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Halifax Regional Police propose rollout of body cameras next fall

Halifax Regional Police Chief Dan Kinsella speaks at a Halifax regional council in session Jan. 14, 2020. On Monday, Kinsella told the Halifax board of police commissioners about HRP's new internal legitimate and bias-free policing program.
Halifax Police Chief Dan Kinsella speaks to city council Jan. 14, 2020. - Eric Wynne
HALIFAX, N.S. —

Halifax Regional Police officers may start wearing body cameras as early as next fall. 

According to HRP’s body-worn cameras proposal to be presented to the Halifax Board of Police Commissioners Monday, the devices are to be rolled out in the traffic section after a procurement process is completed in the fall. 

“Once the required technology is in place, HRP traffic officers will receive the body-worn video training package and subsequently be issued body-worn video,” Halifax Regional Police says in its proposed five-year plan. 

“It is important to start small with body-worn video rollout so that the system and policy issues can be addressed early on.” 

All officers will receive training on the devices in 2022, followed by the cameras being rolled out to patrol officers. They will also be available to “all other officers when undertaking extra-duty or callouts.” 


Halifax Regional Police's five-phase proposal for body-worn video. - Contributed
Halifax Regional Police's five-phase proposal for body-worn video. - Contributed

During those phases, “we will determine which other positions at HRP may be required to wear body-worn video,” the proposal says. 

The cameras are to be rolled out to all relevant positions by the end of 2022. 

Throughout the spring/summer in 2022, Halifax Regional Police “will begin an overall evaluation of the body-worn video program to date, to determine if the program is operating appropriately and improving transparency and accountability.”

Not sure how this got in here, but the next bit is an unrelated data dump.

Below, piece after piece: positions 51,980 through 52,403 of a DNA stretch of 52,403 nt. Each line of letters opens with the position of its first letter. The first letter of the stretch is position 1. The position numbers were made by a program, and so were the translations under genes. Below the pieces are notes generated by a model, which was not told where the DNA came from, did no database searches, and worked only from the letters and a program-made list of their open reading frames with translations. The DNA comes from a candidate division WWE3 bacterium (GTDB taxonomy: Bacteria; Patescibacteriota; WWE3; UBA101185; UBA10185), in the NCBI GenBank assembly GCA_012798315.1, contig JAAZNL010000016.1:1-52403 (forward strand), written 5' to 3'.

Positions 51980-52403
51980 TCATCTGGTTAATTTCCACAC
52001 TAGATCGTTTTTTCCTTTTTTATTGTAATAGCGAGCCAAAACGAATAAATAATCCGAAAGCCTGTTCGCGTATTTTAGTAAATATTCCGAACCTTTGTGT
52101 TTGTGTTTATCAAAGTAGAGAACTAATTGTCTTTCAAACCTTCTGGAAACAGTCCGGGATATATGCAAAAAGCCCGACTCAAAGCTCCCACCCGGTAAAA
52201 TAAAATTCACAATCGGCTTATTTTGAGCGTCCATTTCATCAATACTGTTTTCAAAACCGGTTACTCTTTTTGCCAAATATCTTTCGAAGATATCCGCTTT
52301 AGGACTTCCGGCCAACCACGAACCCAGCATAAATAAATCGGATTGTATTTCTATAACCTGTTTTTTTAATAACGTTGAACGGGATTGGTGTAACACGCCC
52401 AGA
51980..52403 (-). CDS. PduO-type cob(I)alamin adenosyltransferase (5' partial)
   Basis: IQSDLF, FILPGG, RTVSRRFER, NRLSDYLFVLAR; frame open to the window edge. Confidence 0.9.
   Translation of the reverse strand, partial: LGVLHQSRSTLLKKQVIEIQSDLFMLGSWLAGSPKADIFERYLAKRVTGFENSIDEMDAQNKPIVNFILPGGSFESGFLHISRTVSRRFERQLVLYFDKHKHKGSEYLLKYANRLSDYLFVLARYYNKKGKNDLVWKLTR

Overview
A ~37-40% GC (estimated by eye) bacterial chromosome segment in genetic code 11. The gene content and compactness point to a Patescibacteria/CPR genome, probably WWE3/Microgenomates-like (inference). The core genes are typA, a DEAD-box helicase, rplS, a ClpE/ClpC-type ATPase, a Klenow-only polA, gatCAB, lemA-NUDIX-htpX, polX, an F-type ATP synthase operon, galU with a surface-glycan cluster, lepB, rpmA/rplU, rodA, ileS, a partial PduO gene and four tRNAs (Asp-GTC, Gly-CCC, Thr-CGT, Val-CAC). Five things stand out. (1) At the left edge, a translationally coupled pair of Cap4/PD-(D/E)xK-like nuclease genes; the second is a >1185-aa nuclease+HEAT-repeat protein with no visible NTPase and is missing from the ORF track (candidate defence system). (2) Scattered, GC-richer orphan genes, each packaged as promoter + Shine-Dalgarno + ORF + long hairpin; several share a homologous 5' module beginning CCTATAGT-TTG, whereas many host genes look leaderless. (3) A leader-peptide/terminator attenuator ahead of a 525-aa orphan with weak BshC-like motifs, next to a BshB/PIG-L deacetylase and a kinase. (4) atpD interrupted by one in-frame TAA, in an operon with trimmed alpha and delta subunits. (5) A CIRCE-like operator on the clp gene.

While it doesn’t specify how many body cameras Halifax Regional Police will need, the proposal says it would be ideal to issue “a camera to each uniformed officer and maintaining additional cameras for use when issued cameras are being repaired.” 

There would also need to be additional cameras available for officers who take extra-duty shifts or are called out to support active events, the proposal says.

Halifax Regional Police estimates the technology costs would be $795,000 for the first year, with an annual licensing and operating cost of $380,000 in the following years.

Also, four new staff positions would be required for procedures such as processing and vetting of video files for court disclosure and processing freedom-of-information requests related to body-worn video content.

“Based on the above assumptions, we estimate a total program cost of $3.71 million over a five-year period, factoring in capital, operating and labour costs,” Halifax Regional Police say.

“We see this as a necessary cost to ensure all uniformed officers who may interact with the public have access to a working camera at all times and that body-worn video does not create a substantial new labour burden for existing staff and officers.” 

Halifax Regional Police’s report comes after the Halifax police commission requested two separate studies into the feasibility of a pilot project regarding body-worn cameras for HRP and Halifax District RCMP officers in July. 

The request was put forward after an online petition, calling on the police force to adopt body cameras to increase accountability and protect citizens from discrimination and mistreatment, received more than 100,000 signatures in June. 

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